Review: Honey Girl by Lisa Freeman

Honey Girl by Lisa Freeman

The year is 1972. Fifteen-year-old Haunani “Nani” Grace Nuuhiwa is transplanted from her home in Hawaii to Santa Monica, California after her father’s fatal heart attack. Now the proverbial fish-out-of-water, Nani struggles to adjust to her new life with her alcoholic white (haole) mother and the lineup of mean girls who rule State Beach.

Following “The Rules”—an unspoken list of dos and don’ts—Nani makes contact with Rox, the leader of the lineup. Through a harrowing series of initiations, Nani not only gets accepted into the lineup, she gains the attention of surf god, Nigel McBride. But maintaining stardom is harder than achieving it. Nani is keeping several secrets that, if revealed, could ruin everything she’s worked so hard to achieve. Secret #1: She’s stolen her dad’s ashes and hidden them from her mom. Secret #2: In order to get in with Rox and her crew, she spied on them and now knows far more than they could ever let her get away with. And most deadly of all, Secret #3: She likes girls, and may very well be in love with Rox.

Title: Honey Girl
Author: Lisa Freeman
Publication date: March 17, 2015

I received Honey Girl from Sky Pony Press in exchange for an honest review.

Honey Girl is not about a girl surfer. Let me just state that right now, because that’s what I thought it was about. The synopsis never says that Nani surfs, but it sure does imply it. But it’s 1972 and one of the Rules that Nani adheres to is that “Girls don’t surf.” Not if they want to be accepted by “the lineup,” the coolest girls on the beach, they don’t. The lineup’s sole job seems to be sitting the beach looking pretty and being cool. They’re basically fluffers for the guys, who do get to surf.

Nani and her mother have just moved to California from Hawaii, where she grew up, after her father’s untimely death from a heart attack (which Nani witnessed). Nani thinks a lot about Hawaii and about the Rules that she learned from her friend Annie Iopa. Oh, I did get tired of hearing about Annie Iopa, who goes by both name (at least in Nani’s mind), much like Jordan Catalano. It’s unclear how old Annie Iopa is, but I got the impression that she’s a little older, so in her twenties, maybe? And I wasn’t sure if Nani has a crush on her or if she just hero-worships her. Annie knows all about the Rules and she’s taught Nani the extensive list. I would be afraid to breathe for fear of violating one of the Rules.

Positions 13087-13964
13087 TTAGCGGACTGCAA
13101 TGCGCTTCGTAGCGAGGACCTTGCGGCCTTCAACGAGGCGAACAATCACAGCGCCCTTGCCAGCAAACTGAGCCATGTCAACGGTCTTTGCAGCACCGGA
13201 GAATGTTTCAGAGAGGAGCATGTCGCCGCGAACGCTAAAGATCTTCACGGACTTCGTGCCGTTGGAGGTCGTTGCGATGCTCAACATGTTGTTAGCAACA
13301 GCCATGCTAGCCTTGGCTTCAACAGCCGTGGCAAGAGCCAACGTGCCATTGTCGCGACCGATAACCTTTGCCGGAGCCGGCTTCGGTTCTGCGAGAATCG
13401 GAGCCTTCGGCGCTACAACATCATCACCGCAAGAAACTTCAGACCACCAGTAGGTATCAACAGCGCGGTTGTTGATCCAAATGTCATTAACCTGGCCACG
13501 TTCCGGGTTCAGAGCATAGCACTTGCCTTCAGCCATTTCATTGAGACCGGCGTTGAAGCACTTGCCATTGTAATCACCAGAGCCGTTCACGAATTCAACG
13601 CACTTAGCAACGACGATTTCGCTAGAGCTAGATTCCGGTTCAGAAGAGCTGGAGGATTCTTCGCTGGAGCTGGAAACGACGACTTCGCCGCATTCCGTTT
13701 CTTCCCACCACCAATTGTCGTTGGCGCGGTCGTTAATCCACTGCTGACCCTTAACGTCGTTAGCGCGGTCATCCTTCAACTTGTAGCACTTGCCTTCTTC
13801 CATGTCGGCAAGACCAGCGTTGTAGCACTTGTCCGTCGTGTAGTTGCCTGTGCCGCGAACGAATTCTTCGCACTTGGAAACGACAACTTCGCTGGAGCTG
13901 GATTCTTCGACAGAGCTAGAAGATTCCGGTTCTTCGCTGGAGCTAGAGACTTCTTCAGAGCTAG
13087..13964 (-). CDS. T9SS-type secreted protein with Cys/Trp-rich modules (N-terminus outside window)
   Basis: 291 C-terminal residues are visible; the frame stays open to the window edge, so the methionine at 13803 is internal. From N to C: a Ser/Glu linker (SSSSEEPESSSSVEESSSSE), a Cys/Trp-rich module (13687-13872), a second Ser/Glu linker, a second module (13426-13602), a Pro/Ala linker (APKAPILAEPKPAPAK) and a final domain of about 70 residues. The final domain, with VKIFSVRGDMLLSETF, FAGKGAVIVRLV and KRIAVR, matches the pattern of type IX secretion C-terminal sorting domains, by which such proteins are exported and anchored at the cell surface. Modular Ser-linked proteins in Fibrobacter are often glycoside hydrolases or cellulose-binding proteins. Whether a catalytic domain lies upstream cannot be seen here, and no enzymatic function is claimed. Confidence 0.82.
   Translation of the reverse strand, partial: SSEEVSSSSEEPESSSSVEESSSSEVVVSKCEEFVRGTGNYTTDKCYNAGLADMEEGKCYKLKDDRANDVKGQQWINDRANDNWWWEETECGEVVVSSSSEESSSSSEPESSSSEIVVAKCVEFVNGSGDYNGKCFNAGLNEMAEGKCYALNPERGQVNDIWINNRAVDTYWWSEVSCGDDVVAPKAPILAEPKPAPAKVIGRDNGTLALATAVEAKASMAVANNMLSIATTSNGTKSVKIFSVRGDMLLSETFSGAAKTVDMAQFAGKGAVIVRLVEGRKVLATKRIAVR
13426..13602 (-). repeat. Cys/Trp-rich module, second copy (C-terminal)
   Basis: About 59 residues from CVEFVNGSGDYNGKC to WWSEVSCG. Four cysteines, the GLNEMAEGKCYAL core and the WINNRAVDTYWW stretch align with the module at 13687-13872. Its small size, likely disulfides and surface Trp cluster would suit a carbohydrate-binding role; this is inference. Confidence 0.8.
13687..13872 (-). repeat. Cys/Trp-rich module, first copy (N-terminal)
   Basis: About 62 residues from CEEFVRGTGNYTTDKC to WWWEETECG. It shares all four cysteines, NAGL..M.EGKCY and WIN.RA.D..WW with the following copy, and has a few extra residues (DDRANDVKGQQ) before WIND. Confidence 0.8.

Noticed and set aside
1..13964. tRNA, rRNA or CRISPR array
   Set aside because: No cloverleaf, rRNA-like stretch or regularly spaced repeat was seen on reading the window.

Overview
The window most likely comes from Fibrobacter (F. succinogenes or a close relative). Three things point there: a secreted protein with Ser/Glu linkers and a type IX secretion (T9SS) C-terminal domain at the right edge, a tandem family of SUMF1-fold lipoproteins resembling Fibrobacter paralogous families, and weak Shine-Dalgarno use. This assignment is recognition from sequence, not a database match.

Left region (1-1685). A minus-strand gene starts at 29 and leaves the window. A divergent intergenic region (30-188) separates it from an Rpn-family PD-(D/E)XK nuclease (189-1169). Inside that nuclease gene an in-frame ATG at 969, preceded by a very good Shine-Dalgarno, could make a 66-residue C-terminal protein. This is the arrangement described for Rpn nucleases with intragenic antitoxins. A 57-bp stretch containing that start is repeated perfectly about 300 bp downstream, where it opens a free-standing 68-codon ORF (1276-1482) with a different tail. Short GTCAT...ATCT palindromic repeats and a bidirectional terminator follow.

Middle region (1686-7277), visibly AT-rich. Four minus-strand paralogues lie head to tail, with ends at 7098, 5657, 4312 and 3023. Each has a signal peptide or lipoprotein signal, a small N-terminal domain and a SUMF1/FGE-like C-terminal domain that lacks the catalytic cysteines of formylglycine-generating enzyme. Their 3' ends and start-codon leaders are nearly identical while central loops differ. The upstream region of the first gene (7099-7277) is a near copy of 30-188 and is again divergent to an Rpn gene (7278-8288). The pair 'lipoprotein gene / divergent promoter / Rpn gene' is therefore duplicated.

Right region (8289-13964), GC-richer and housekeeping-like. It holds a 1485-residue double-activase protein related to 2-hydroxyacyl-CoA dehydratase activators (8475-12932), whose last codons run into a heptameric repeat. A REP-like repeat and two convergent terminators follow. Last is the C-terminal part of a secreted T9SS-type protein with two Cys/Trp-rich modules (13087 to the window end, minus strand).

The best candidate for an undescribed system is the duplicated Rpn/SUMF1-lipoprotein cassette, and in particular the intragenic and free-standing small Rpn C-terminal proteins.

I don’t know how accurate the setting is, because I wasn’t in Southern California (or anywhere else) in 1972, but it’s a very complete picture. Everyone and everything is described so well that I felt like I was there. I could see the various groups on the beach, almost all locals but segregated. The lineup, the surfers, the Topanga girls, the gay guys all have their own section. There’s even a homeless man and his dog.

Breaking into the lineup isn’t exactly easy, but Nani gives it her best shot, getting noticed on her first day at State Beach. Whether or not getting noticed is a good thing is a matter of opinion. The girls of the lineup are fiercely loyal to one another, on the surface anyway, and there may not be room for another member.

In addition to navigating a new social scene, Nani is still very much grieving her father. It’s been just over two months since his death and she and her mother are both still coming to terms with it. Her mother is selling his bar, a place that Nani was planning to take over in a few years, and she’s relying on his business partner to get a good price. She’s working night shifts in a hospital and drinking too much, leaving Nani alone to do whatever she wants. They clash a lot when they are together.

I had trouble connecting with Nani. I’m not sure if I liked her or not. I guess I’m indifferent, but I did find Honey Girl an interesting book to read because of the unique setting. I was interested in what happened to Nani and whether she made it into the lineup, even though I didn’t really care about her, if that makes sense.

I still wish she had been a surfer though.

3 1/2 stars